US Signals to Maliki: It’s Time to Go

By Patrick Goodenough | August 11, 2014 | 7:33 PM EDT

Supporters of Prime Minister Nouri al-Maliki demonstrate in Baghdad on Monday, Aug. 11, 2014. (AP Photo/Hadi Mizban)

( – The Obama administration on Monday sent interim Iraqi Prime Minister Nouri al-Maliki the clearest signal yet that he has lost Washington’s support.

The message first came in a statement by Secretary of State John Kerry, welcoming the Iraqi president’s announcement that Shi’ite politician Haider al-Abadi will be prime minister and form a new government.

Shortly afterwards President Obama, speaking in Martha’s Vineyard, Mass. where he is on vacation, also welcomed the announcement, calling it “an important step towards forming a new government that can unite Iraq’s different communities.”

Neither Obama or Kerry mentioned Maliki by name.

Their statements came shortly after Maliki had angrily rejected the nomination of Abadi – a former advisor to the prime minister and a member of Maliki’s Dawa party.

In a televised statement, Maliki stressed that he was the head of Dawa and the armed forces, hinting that he may not go without a fight. On Sunday troops acting on his orders established a visible presence at key points around the government complex in Baghdad.

The U.S. regards Maliki, who has been in power for eight years, as a divisive figure and impediment to efforts to unite Iraq’s Shi’ite majority and Sunni and Kurdish minorities in the struggle against jihadists led by the Islamic State of Iraq and the Levant (ISIS), which now calls itself the Islamic State.

The U.S. would typically not take sides in a messy government-formation dispute in which both sides accuse the other of breaching the country’s constitution, but Maliki’s stubbornness and the threat posed by ISIS, now the target of U.S. airstrikes in the north, appear to have tipped the scales.

Kerry, who is in Australia, said the U.S. welcomed President Fuad Masum’s charging of al-Abadi with the task of forming the new government and urged the prime minister-designate to ensure that it “is representative of the Iraqi people and inclusive of Iraq’s religious and ethnic identities.”

“The United States will continue to support Iraq’s democratic process and stand with the Iraqi people in their fight against terrorism,” he added.

Up to now the administration’s position, in public at least, has been that it’s up to Iraqis themselves to determine their leaders – even as it stressed the need to speed up the drawn-out process after elections were held last April.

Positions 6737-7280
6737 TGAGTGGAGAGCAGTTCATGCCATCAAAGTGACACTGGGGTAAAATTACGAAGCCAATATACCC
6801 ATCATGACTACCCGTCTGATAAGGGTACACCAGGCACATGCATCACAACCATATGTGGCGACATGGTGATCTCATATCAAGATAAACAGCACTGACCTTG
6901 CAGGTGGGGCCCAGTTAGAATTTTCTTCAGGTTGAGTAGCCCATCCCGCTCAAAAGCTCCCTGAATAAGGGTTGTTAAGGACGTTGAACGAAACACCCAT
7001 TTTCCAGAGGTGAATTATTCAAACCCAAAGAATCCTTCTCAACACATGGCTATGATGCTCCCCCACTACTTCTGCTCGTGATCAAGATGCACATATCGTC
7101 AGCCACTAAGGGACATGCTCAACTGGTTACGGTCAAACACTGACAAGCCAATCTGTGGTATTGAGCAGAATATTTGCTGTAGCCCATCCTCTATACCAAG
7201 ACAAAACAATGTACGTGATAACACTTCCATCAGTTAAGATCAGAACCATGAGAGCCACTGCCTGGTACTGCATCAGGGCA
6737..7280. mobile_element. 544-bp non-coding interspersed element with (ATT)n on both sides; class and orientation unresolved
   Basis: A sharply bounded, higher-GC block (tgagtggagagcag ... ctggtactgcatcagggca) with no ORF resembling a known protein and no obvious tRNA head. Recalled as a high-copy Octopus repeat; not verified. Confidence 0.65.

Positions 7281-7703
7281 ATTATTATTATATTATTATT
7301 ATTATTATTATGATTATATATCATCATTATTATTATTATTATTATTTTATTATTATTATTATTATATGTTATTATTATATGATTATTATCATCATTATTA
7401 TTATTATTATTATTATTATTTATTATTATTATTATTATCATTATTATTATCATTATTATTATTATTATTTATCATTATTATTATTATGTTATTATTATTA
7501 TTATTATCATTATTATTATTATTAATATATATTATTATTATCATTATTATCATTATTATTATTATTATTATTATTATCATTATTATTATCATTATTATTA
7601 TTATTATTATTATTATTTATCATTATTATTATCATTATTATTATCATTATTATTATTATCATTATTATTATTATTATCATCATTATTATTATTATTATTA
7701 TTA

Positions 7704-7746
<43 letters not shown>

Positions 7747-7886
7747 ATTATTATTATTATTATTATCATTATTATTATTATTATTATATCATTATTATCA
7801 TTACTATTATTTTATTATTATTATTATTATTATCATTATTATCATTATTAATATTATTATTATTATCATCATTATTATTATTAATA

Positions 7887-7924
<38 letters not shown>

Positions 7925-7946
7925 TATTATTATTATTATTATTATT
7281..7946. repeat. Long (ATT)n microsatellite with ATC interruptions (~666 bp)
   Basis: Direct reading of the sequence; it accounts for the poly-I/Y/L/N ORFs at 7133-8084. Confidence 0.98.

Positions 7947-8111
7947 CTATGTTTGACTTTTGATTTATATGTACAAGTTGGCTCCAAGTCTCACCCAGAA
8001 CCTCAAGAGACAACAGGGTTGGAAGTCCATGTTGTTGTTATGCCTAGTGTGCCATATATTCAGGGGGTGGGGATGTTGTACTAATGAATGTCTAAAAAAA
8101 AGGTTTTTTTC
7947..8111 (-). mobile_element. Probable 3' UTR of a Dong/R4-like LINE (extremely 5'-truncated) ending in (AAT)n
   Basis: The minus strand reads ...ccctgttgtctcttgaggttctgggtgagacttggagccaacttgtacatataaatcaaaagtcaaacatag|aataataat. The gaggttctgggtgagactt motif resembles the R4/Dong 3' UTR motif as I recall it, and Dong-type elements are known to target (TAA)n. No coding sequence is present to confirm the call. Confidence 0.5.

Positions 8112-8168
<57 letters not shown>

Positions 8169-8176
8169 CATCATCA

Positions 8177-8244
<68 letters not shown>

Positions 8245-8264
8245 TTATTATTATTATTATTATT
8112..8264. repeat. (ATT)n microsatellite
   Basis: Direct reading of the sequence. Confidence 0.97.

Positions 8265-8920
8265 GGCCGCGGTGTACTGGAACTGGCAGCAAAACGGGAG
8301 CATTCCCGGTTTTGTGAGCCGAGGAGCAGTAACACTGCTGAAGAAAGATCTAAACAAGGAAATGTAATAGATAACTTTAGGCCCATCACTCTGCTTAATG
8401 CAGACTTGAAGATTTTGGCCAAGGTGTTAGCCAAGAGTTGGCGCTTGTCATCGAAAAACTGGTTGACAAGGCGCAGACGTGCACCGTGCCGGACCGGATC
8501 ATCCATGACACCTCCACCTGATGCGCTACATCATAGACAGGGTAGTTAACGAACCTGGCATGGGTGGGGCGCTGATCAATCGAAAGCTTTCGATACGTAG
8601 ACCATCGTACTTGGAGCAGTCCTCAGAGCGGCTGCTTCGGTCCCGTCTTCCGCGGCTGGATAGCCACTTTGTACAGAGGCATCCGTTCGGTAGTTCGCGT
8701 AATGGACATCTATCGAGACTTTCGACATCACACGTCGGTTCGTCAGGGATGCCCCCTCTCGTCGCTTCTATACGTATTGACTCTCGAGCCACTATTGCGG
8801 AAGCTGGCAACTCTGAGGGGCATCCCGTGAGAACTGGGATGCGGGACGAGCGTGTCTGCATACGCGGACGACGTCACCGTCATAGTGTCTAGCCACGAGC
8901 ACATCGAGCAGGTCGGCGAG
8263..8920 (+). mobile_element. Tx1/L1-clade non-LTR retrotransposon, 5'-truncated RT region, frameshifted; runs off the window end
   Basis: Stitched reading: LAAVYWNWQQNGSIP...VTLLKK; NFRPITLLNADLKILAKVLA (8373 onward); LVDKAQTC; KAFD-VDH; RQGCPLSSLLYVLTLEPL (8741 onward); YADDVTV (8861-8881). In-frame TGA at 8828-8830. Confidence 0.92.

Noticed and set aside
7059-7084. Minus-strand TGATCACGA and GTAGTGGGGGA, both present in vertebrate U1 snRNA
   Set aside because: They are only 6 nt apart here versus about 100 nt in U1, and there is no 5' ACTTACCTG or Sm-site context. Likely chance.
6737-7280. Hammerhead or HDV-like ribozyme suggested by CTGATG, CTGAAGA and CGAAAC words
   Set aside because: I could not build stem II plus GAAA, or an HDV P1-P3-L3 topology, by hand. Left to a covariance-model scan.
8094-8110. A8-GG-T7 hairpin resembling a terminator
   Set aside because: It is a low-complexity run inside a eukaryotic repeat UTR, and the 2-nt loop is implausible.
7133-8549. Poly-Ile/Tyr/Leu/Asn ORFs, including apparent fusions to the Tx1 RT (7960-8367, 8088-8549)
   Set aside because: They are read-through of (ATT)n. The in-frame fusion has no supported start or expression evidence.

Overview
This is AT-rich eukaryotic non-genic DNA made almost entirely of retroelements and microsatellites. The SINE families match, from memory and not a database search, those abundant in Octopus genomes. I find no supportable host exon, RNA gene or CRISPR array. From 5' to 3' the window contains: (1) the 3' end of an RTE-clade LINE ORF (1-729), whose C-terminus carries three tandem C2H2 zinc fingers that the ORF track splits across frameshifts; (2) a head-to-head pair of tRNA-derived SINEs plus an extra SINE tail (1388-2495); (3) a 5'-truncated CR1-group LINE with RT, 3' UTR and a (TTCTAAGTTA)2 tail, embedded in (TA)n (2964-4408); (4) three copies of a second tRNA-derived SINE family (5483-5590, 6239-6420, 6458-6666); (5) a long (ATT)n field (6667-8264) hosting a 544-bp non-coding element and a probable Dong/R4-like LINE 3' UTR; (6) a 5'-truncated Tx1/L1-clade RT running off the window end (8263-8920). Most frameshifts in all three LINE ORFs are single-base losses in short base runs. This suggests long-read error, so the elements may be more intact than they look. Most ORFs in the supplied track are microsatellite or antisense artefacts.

The sense of urgency heightened when ISIS in early June swept across large parts of northern and western Iraq, capturing the key city of Mosul, then Tikrit and numerous other towns and villages and triggering a humanitarian crisis as hundreds of thousands of Iraqis fled, many of them members of non-Muslim minorities. The group then declared a “caliphate” across areas of Iraq and Syria under its control.

As the situation worsened through July, the administration faced growing calls for U.S. intervention to stop the jihadists, but maintained that the formation of a new, inclusive government was the priority.

As ISIS advanced, the political process in Baghdad moved slowly ahead. Lawmakers on July 15 elected Salim al-Jabouri, a Sunni politician from Diyala, to be speaker of parliament, and on July 24 elected Masum, a Kurd, to the largely ceremonial post of president. (Iraqi political tradition in the post-Saddam era is for the president to be a Kurd, a Sunni to be parliamentary speaker, and a Shi’ite to be prime minister.)

President Obama and Iraqi Prime Minister Nouri al-Maliki at the White House on July 22, 2009. (Photo: White House/Chuck Kennedy)

But the third and most important of the three key posts remained unfilled, as Maliki insisted as the head of the largest bloc of lawmakers elected in April he should remain at the helm and serve a third term.

Last week Obama finally agreed to intervene militarily, citing the threat ISIS posed to Erbil, the capital of the Kurdish autonomous region, and the urgent humanitarian crisis faced by tens of thousands of members of the Yazidi religious minority, besieged on a mountain after fleeing the ISIS advance in the Sinjar area a week earlier.

Since August 7 the U.S. has carried out 15 airstrikes against ISIS positions, and – together with British aircraft – 14 airdrops of bundles of water and food to the trapped Yazidis on Mount Sinjar, the Pentagon reported Monday.

Al-Abadi now has 30 days to form a new government, during which time Maliki’s interim administration remains in place. The situation remains tense, as Iraqis wait to see whether key Shi’ite groups, including some Dawa allies and the Badr organization which has close ties to Iran, side with or against Maliki.

In his statement Monday, Obama urged “all Iraqi political leaders to work peacefully through the political process in the days ahead.”

Patrick Goodenough
Patrick Goodenough
Spencer Journalism Fellow